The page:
Institutional discrimination is when policies are implemented that go against ethnic minorities. Hence, these people have a low standard of living and lead unhealthy lives. However the health effects of discrimination may vary from person to person. A person's age, sex and social position may influence how discrimination will affect them.Studies prove that reporting and challenging racism results in lower blood pressure when compared to bearing it. There is no concrete evidence that establish the fact that racism may have serious health effects. This article will investigate the relationship between health and racism.
The sample of the study included 5196 people of Caribbean, Indian, Pakistani, Bangladeshi and Chinese origin and 2867 whites who were selected using stratified random sampling. These people were interviewed in full detail. They were given a questionnaire which had questions regarding their health and any interpersonal discrimination experiences that they had. The questions included if they thought that they would be denied a job by a British employer because of their ethnic background. Their own health was self assessed by them.
12 percent of the participants reported verbal abuse in the past year. 64 percent thought that a British employer would refuse a job because of their ethnic background while 37 percent thought that a British employer would do so at least half the time. Participants who reported verbal abuse were 50 percent more likely to report their health as fair or poor as compared to those who were not abused. While respondents who thought that a British employer would refuse a job because of his ethnic background were 40 percent more likely to report fair or poor health. Females were 60 percent more likely to report bad health compared to males.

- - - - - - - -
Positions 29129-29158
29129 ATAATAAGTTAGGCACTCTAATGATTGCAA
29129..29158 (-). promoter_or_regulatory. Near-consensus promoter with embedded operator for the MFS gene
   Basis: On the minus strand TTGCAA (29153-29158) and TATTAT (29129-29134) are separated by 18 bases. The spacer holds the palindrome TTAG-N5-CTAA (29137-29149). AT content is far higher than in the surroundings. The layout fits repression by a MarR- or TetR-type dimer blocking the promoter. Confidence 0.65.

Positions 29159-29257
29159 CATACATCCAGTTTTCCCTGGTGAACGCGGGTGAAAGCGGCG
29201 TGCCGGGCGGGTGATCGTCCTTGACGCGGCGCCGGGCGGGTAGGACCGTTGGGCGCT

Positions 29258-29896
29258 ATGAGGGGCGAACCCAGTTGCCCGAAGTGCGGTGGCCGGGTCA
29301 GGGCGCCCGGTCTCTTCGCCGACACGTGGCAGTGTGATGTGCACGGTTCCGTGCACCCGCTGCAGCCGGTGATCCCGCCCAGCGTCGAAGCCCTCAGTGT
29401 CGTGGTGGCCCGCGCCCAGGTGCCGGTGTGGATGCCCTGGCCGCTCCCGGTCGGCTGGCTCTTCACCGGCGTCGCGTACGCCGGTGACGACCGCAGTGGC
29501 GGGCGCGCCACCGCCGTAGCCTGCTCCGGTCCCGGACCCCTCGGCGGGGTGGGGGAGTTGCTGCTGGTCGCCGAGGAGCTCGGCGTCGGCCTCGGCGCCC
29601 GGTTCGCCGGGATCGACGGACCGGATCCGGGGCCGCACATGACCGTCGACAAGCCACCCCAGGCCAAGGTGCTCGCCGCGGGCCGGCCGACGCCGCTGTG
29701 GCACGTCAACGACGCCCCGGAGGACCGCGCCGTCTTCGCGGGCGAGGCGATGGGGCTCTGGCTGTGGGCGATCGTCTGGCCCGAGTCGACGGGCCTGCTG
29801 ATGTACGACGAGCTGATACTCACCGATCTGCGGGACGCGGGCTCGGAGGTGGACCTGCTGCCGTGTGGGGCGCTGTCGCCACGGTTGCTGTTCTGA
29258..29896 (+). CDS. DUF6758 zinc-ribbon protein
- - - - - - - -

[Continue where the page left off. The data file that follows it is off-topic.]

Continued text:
The findings suggest that experience and perception of interpersonal racism has negative heath effects on people. Racism results in a sense of threat which causes fear and stress. These reactions produce cardiovascular, endocrine, neurological and immunological responses which finally affects health. The sample size was small so the relationship between heath and racism could not be investigated in full detail and secondly, the self assessment of heath could also be inaccurate. Nevertheless, when the same case study was repeated with different samples, similar results were produced. So it can be concluded that if not to a great extent, racism and discrimination does affect health to some extent.
This relationship has been ignored for way too long now. Even if there is no relationship between discrimination and health, actions must be taken against racism.
Saffron Karlsen, and James Y. Nazroo. "Relation Between Racial Discrimination, Social Class, and Health Among Ethnic Minority Groups". American Journal of Public Health. 15 April 2008